Athanasios Nenes does not have his head in the clouds, but he does study them. He is attempting, together with his fellow scientists and research partners, to determine the complex process of cloud formation, the interactions between aerial particles, and their consequences on climate change. A pioneer among cloud “chasers,” of these “ghosts of weather and climate,” as he himself puts it, Nenes is the first Greek scientist to be awarded the Copernicus Medal in 2022. The award ceremony took placelast Thursday as a part of the European Geosciences Union (EGU) General Assembly in Vienna.
Nenes is a professor of atmospheric processes and head of the Laboratory of Atmospheric Processes and their Impacts (LAPI) at the Ecole Polytechnique Federale de Lausanne (EPFL). He collaborates with the Institute of Chemical Engineering Sciences at the Foundation for Research and Technology Hellas (FORTH) in Patra, where he is also the co-director of the Center for the Study of Air Quality and Climate Change.
The Copernicus Medal is a significant distinction in the geosciences and is awarded to scientists who are at the midpoint of their career. The criteria are significant scientific achievements and their wider impact on the scientific community. According to the official announcement, the 2022 award was bestowed upon Nenes for transformative contributions and fundamental advances at the interface of aerosol science with cloud formation, air quality, biogeochemical cycles and climate through a combination of theory, instrument development, measurements and modeling.
“We are trying to contribute to our understanding of the role of clouds in climate change. How they are shaped and how they impact it. We are helping to create reliable climate models for the future, that can be calculated relatively rapidly and can be useful in forming a political response to these changes,” Nenes tells Kathimerini. “It is clear that the planet is getting warmer. There is an ongoing process of climate change because of greenhouse gas emissions. The open question is whether it is a rapid change, like some models are showing, and which would be very negative, or if it is more controlled, which allows for some reaction time. The role played by clouds is very important, especially in climate change hotspots like the Arctic or the Mediterranean,” he adds.
‘Climate modeling shows that rainfall will become more extreme in western Greece and less so in the east, where there will now be increased instances of drought’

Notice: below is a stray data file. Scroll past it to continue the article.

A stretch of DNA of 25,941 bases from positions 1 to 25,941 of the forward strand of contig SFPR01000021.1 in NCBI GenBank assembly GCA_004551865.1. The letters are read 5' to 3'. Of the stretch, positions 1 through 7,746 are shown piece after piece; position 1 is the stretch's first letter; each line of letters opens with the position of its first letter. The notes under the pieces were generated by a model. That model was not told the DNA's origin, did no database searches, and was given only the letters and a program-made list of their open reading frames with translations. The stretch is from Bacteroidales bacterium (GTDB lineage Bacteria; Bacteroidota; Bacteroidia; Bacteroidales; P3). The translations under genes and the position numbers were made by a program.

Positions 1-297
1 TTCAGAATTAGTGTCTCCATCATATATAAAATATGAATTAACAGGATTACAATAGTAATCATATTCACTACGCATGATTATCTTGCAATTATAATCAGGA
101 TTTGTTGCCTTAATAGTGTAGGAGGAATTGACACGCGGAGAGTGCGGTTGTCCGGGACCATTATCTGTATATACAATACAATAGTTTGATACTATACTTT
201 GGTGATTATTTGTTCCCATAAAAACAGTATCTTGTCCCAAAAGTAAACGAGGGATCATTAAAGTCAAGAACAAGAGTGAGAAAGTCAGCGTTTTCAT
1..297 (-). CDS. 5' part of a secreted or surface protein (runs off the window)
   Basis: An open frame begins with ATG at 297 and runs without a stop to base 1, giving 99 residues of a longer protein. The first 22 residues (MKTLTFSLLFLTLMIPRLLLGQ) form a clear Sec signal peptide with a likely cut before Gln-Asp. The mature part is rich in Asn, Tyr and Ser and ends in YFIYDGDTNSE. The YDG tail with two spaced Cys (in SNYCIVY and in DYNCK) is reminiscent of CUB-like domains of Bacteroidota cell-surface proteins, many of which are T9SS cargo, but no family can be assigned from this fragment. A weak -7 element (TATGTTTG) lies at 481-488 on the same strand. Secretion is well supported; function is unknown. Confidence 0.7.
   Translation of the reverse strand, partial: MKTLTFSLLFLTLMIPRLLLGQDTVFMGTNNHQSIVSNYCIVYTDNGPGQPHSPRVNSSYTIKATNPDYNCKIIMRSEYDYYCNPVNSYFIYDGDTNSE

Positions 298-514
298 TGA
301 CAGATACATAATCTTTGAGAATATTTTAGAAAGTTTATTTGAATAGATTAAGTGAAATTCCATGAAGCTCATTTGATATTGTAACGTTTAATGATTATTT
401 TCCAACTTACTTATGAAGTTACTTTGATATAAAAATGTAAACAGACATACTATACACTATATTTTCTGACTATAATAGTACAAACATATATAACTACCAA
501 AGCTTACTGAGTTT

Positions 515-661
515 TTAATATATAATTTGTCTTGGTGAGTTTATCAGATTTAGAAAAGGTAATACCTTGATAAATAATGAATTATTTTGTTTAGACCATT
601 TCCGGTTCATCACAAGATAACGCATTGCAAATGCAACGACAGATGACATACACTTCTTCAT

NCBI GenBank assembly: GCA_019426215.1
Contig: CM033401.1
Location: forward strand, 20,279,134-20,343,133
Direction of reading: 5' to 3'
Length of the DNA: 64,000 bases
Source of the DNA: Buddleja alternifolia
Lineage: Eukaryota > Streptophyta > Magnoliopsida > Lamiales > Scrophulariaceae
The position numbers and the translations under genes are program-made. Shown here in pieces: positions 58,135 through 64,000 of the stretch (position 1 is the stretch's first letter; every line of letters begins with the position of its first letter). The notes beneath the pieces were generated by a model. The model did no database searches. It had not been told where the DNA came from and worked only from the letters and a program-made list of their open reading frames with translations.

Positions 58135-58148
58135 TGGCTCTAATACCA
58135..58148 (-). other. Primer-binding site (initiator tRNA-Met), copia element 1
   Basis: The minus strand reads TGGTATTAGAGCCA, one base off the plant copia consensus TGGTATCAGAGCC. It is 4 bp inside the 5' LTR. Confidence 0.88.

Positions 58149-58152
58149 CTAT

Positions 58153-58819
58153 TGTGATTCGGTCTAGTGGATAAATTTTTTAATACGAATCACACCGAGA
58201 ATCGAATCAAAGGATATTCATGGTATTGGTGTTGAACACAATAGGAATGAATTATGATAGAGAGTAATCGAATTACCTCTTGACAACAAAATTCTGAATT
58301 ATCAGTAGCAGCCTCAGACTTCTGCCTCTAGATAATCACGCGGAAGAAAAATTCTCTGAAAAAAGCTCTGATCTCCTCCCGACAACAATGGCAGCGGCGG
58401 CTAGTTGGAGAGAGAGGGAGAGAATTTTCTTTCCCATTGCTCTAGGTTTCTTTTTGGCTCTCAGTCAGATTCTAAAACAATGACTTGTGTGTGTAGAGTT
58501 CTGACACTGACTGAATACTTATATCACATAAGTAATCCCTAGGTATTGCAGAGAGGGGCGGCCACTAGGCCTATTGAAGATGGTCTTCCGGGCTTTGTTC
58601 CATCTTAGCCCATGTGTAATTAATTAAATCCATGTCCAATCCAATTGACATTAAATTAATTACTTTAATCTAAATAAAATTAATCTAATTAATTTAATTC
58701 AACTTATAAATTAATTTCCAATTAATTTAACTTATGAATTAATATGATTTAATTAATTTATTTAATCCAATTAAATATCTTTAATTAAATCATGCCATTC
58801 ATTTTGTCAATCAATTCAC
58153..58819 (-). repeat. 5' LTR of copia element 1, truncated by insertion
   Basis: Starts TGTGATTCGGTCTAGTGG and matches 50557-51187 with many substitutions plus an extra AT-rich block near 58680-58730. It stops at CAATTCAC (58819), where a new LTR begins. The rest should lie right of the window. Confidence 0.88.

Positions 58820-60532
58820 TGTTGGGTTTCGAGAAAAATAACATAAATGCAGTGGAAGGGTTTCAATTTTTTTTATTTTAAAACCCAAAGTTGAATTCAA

The interactions between clouds, particles and climate are very interesting. “In the 70s and 80s, when particle emissions were very high, there was a recorded reduction in the level of light that reached the ground, as clouds reflected part of it back. Even today we can see, as an example, that particle concentrations are linked to the displacement of monsoons in East Asia. They are very small changes, but they have been happening consistently for many years and have become systemic,” explains Nenes.
Why is the Mediterranean a climate hotspot? “Because it is warming up rapidly, at more than double the rate of oceans globally. In general, the impact on our region will be significant. Climate modeling shows that rainfall will become more extreme in western Greece and less so in the east, where there will now be increased instances of drought. This fuels the danger of more frequent wildfires. If we are not careful, this could even change the region’s flora, as frequent fires will result in a landscape with smaller plants, like those found in sub-Saharan Africa. Additionally, the smoke from those fires will be a serious issue, felt more widely than just the immediate areas. We must act and it requires a holistic intervention plan. We must not just pin it all on climate change and throw in the towel.”
We ask Nenes about the African dust that frequently blankets parts of Greece. “There are changes in the movement of aerial masses that lead to more frequent appearances of African dust. We should note however that, despite causing problems (particularly for respiratory systems), the dust is enriching our seas and land with nutrients and traces. We also observe that the presence of dust particles creates favorable conditions for storms, and snow in the winter months. There needs to be better monitoring of the phenomenon and timely warnings in case of extreme incidents.”
An observer of large-scale interactions, like that between the formation of clouds and their relation to climate, Nenes studies microscopic flying particles, moving between the very small to the very large and from old time-series databases to algorithmic models of the future.
Climate change is not the only thing that has been obscured by the thick fog of war, as the Covid-19 pandemic has also been forgotten after this “return to normality,” so what is the connection between Covid-19 and air pollution?
“It is now widely accepted that the primary means of transmission for Covid-19 is through air inhalation. This makes air quality, particularly indoors, critically important. My opinion is that we have to demand clean air in the same way we care about and demand clean water. We can use filters that remove viruses, other pathogens, pollution and dust. We need to care for our homes, but also add good ventilation systems with efficient filters in public buildings, workplaces, schools and universities, wherever there are many people. This is expensive but the benefits outweigh the cost,” he stresses.
“We must not reduce the level of humidity in indoor areas, because a dry respiratory system facilitates the activation of viruses in our body. An appropriate and healthy level for our homes ranges between 40% and 60% humidity,” he adds.
Ahead of receiving the Copernicus Medal, in a “celebration with friends,” Athanasios Nenes is thinking of his next projects and Greece. After all, the atmosphere is constantly shifting and changing.